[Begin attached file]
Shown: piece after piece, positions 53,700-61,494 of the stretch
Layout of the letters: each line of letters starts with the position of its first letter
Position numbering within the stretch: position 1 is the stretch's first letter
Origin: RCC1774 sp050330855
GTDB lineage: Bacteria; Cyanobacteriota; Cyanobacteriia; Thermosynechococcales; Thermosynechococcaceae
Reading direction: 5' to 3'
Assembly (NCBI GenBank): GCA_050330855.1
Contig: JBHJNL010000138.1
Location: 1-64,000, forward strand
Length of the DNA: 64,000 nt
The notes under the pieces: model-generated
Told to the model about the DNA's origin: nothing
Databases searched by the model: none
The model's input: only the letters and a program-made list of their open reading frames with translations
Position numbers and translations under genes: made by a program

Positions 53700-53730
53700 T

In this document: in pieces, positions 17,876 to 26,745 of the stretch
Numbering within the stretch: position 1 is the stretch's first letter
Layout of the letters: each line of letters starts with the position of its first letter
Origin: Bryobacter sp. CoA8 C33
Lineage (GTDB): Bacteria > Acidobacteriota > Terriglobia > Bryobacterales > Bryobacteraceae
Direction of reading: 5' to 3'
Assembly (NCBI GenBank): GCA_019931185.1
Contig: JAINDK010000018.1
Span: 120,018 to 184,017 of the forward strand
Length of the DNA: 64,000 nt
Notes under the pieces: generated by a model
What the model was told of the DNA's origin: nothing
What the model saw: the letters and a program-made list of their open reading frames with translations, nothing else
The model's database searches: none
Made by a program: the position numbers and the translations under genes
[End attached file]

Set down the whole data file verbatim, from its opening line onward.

Shown: piece after piece, positions 53,700-61,494 of the stretch
Layout of the letters: each line of letters starts with the position of its first letter
Position numbering within the stretch: position 1 is the stretch's first letter
Origin: RCC1774 sp050330855
GTDB lineage: Bacteria; Cyanobacteriota; Cyanobacteriia; Thermosynechococcales; Thermosynechococcaceae
Reading direction: 5' to 3'
Assembly (NCBI GenBank): GCA_050330855.1
Contig: JBHJNL010000138.1
Location: 1-64,000, forward strand
Length of the DNA: 64,000 nt
The notes under the pieces: model-generated
Told to the model about the DNA's origin: nothing
Databases searched by the model: none
The model's input: only the letters and a program-made list of their open reading frames with translations
Position numbers and translations under genes: made by a program

Positions 53700-53730
53700 T

In this document: in pieces, positions 17,876 to 26,745 of the stretch
Numbering within the stretch: position 1 is the stretch's first letter
Layout of the letters: each line of letters starts with the position of its first letter
Origin: Bryobacter sp. CoA8 C33
Lineage (GTDB): Bacteria > Acidobacteriota > Terriglobia > Bryobacterales > Bryobacteraceae
Direction of reading: 5' to 3'
Assembly (NCBI GenBank): GCA_019931185.1
Contig: JAINDK010000018.1
Span: 120,018 to 184,017 of the forward strand
Length of the DNA: 64,000 nt
Notes under the pieces: generated by a model
What the model was told of the DNA's origin: nothing
What the model saw: the letters and a program-made list of their open reading frames with translations, nothing else
The model's database searches: none
Made by a program: the position numbers and the translations under genes